> > “Senza i barbari, non ci sono prove del fatto che nel V  secolo
> l'Impero 
> > avrebbe comunque cessato di esistere.â€
> > 
> > I.e. you can speak  of the bureaucracy, and the rest of it, but
> “without 
> > the Barbarians,†there are  no proofs (again, note Heather’s
> emphasis on
> > 
> > matters of evidence rather than  free theorising) of the
> ‘fact’ that the
> > Empire 
> > ‘fell’, when the last emperor  ‘abdicated’
> – even if his life was
> > spared, 
> > he was giving a princely pension, and  his ‘successor’
> showed all the 
> > respect he could, calling himself ‘rex Italiae’,  king of
> Italy, all the
> > Roman 
> > institutions like the Senate – and stuff. He even  learned proper
> Italian!
> > 
> > The local Roman (ethnically Roman, as it were)  army could not,
> according 
> > to Heather, cope with “dei foederati germaniciâ€, the  Germanic
> foederati
> > – 
> > there is no strict translation for this, but ‘federal’ 
> comes to mind.
> > 
> > “provocandoâ€, according to Heather, “la “cadutaâ€
> finale 
> > dell'Impero e la 
> > formazione dei regni romano-barbariciâ€, i.e. the formation of  the
> > kingdoms 
> > (such as the kingdom of Italy, under Odoacre) which Heather labels 
> ‘
> > Roman-barbarian’, but some prefer to label
> ‘Latin-German’ or
> > Roman-Germanic’  
> > (to avoid the hateful implicature of ‘barbarian’ especially
> vis-à-vis 
> > theories  that are built on the base of the VIRTUES these peoples
> brought to
> > the  s
> > cene!
> > 
> > “Tuttavia Heather non ritiene che la "caduta" di Roma fosse per 
> questi 
> > rapporti di forze inevitabile ma, a suo parere, fu dovuta anche alla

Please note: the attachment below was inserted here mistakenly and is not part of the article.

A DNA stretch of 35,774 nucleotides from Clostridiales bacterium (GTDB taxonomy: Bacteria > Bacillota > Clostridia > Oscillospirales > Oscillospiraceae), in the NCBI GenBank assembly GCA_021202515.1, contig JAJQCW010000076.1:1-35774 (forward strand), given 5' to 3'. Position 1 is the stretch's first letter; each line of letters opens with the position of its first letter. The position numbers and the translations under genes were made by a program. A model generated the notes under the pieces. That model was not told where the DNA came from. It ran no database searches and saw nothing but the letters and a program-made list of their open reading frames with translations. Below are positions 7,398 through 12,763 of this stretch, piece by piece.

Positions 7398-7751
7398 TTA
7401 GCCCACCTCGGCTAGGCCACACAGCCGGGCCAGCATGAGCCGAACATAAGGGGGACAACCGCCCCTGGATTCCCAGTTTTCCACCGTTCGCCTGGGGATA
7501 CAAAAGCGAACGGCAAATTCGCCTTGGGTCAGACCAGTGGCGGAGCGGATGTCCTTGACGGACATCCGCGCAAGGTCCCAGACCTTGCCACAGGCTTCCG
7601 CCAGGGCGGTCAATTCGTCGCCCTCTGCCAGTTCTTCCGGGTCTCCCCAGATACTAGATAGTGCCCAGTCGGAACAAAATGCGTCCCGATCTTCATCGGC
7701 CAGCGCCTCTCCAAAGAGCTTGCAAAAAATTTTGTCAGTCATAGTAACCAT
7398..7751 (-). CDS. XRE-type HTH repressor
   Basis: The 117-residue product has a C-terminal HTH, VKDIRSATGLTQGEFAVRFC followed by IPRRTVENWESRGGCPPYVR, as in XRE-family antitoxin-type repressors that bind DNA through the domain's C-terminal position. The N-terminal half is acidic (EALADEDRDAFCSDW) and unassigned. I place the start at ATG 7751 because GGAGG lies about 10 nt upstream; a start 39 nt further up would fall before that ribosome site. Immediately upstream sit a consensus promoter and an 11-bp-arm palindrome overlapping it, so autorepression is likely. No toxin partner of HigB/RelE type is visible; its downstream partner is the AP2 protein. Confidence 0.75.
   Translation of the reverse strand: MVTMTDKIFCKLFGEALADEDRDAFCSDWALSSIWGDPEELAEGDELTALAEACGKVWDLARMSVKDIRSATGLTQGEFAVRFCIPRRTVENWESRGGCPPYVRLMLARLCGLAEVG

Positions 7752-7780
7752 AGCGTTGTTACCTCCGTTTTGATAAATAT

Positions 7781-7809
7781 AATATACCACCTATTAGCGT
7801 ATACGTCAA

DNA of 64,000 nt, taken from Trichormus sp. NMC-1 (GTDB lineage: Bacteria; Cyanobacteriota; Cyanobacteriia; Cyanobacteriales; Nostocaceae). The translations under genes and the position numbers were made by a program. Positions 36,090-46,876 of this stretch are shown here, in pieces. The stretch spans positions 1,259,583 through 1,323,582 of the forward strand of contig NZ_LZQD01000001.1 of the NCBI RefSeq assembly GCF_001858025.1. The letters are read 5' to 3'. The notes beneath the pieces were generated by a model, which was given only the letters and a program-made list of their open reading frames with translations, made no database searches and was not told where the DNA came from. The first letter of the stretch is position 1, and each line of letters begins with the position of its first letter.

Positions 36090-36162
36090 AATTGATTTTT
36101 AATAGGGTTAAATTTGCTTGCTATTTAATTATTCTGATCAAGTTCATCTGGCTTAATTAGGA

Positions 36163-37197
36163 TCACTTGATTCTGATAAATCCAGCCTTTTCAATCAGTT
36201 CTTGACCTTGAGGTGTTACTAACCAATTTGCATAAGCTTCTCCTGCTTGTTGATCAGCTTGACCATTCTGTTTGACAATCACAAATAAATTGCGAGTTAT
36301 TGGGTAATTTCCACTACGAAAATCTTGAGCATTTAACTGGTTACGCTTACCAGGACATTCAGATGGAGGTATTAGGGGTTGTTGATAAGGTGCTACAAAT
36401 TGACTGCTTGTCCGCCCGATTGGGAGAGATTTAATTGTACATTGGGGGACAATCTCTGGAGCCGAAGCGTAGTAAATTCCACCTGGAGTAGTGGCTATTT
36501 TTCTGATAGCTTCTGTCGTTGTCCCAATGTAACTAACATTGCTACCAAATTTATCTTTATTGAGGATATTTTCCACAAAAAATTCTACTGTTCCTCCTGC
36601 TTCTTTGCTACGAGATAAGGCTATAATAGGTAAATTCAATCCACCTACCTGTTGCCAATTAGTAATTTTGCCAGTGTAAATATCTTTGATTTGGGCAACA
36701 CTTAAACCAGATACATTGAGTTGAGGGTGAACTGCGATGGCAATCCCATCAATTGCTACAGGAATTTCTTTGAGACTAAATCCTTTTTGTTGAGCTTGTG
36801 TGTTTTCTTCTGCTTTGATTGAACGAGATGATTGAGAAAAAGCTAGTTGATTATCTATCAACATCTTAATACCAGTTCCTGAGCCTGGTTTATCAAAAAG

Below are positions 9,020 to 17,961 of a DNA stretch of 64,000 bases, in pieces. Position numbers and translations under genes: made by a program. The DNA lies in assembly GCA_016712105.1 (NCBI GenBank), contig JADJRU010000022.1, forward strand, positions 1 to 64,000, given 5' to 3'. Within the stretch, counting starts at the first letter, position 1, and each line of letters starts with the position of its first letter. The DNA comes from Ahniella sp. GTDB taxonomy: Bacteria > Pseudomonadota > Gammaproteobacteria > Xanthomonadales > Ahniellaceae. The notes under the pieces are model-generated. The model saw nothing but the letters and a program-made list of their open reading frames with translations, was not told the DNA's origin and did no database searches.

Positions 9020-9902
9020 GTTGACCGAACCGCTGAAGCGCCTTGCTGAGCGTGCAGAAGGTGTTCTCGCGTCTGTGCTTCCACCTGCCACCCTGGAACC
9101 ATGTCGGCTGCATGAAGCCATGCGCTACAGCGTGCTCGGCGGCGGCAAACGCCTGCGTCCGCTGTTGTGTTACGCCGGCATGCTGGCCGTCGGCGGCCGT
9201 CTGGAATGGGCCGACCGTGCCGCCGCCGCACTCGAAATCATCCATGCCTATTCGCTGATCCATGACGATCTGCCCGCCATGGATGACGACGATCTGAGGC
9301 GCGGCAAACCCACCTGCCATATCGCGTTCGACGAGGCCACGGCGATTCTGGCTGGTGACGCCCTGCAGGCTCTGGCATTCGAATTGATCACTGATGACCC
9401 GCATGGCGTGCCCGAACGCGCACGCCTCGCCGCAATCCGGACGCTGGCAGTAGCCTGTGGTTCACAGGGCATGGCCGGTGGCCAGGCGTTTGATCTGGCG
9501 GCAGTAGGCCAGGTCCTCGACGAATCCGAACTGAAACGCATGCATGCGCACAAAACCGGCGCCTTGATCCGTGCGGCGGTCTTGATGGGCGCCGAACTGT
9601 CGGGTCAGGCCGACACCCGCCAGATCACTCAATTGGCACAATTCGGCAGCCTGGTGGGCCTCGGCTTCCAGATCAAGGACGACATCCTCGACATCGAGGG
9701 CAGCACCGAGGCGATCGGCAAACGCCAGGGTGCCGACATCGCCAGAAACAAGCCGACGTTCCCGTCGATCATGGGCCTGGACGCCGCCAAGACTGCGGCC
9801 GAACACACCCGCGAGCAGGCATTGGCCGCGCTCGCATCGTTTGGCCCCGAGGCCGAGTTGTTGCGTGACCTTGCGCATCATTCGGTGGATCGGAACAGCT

> > casualità 
> > di vari avvenimenti che se avessero avuto esito diverso avrebbero 
> potuto 
> > ritardarla anche di molto.â€
> > 
> > This point above I found of interest,  and a cross-reference of 
> > meta-history and philosophy of history. Surely there is  no HISTORICAL
> > INEVITABILITY, 
> > and I wonder what readership Heather is having in  mind (not
> philosophers!).
> > 
> > On top of that, Heather enages in counter-factual  reasoning that HAS
> been 
> > criticized by philosophers of history (such as  Danto?).
> > 
> > At this point, there is a mention of a battle loss. And this can  be 
> > generalized. In the standard historiography which is political, rather
> than 
> > 
> > social, it is all about who wins what battle. And surely Heather can occupy
> > a  
> > few passages expanding on what battles the Romans could have won that would
> 
> > NOT  have led to the alleged ‘fall’ of the Empire.
> > 
> > (I prefer another trend in  historiography: Odoacre could NOT have used
> the 
> > title of ‘emperor’, because he  was just a
> ‘patrician’ of the
> > ‘pars 
> > orientalis’ of the Empire. Hence he chose to  call himself
> ‘rex’,
> > king. Had he 
> > maintained the title of emperor, the ‘fall’  would not have
> happened,
> > and 
> > Humpty Dumpty would still be sitting up on the  wall!
> > 
> > At this point, Heather mentions the “fallimento della spedizione, 
> dovuto 
> > anche a sfortuna meteorologicalâ€, which reminds me of
> Cleopatra’s nose.
> > I  
> > mean, how are we to interpret historical change? My ultimate take is  
> > INTENTIONAL, alla Grice, and Von Wright – history proceeds via the
> > intentions of  
> > historical agents!
> >